Tumblr didn’t have a dedicated server administrator until a few years into its life, so I had to be our de facto server administrator in addition to my primary developer role from Tumblr’s start until we had 48 servers handling about 5,000 requests per second.
Since that’s a sizable infrastructure, but we had very little time to devote to maintaining it, I had to choose mature, stable technologies with great tools and very low administration needs. And I built Instapaper on the same technology: PHP 5 with a custom high-performance MVC framework, MySQL, Memcache, Apache, and CentOS, on high-end dedicated hardware.
This proved invaluable to both Tumblr and Instapaper, since I don’t need to deal with webserver processes crashing, corrupted databases, or any serious platform issues. All of these tools are used by many other companies with deployments much larger than these, so nearly all of the bugs get worked out long before they get a chance to affect us.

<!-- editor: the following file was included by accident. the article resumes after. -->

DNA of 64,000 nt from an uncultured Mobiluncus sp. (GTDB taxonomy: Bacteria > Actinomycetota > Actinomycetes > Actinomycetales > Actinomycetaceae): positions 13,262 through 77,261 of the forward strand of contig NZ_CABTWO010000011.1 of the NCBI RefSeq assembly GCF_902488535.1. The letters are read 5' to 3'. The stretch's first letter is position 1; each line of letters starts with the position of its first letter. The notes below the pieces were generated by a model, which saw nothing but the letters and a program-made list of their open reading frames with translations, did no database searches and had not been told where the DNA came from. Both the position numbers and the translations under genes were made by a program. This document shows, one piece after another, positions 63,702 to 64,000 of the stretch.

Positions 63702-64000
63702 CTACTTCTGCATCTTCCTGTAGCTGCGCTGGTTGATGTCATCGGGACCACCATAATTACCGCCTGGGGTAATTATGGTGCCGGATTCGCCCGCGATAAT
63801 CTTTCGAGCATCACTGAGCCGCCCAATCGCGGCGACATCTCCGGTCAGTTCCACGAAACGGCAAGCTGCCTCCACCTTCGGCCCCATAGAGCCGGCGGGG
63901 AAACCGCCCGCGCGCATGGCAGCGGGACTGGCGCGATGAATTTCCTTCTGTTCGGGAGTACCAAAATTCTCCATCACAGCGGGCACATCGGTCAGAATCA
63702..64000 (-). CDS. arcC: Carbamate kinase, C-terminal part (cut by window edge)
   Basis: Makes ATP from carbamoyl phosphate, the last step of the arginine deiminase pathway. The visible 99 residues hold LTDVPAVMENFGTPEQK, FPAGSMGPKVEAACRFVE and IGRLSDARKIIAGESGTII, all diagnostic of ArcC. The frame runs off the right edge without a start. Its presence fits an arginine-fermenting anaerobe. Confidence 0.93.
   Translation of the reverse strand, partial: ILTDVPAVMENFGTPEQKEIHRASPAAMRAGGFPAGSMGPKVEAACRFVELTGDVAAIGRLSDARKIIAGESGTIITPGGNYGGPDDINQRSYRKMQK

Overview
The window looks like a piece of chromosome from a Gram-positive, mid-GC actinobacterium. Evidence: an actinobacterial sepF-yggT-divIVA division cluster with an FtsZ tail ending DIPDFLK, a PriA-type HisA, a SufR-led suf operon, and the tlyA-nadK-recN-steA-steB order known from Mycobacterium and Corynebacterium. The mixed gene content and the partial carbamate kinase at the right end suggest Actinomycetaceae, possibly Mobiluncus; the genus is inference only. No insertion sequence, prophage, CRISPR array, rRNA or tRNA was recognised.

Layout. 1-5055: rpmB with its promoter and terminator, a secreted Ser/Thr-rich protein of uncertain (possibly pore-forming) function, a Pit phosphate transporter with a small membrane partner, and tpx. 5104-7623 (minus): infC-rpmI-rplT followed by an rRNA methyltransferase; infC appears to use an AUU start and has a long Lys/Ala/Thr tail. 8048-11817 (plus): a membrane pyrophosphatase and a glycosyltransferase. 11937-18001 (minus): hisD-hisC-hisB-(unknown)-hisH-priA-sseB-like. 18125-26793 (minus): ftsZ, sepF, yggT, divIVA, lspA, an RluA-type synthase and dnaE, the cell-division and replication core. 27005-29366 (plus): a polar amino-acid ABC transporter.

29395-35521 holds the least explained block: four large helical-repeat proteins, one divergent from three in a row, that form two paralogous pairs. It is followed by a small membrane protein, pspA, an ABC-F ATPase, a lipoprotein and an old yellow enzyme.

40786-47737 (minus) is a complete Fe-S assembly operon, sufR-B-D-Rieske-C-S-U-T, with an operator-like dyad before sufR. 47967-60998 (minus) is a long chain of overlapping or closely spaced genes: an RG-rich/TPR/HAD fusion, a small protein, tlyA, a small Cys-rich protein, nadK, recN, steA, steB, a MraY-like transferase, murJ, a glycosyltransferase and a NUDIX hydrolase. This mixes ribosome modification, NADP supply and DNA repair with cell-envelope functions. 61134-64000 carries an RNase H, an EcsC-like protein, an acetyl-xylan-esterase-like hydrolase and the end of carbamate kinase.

The result of all of this platform conservatism is that I can spend my time improving the product in meaningful ways instead of fighting with my server software.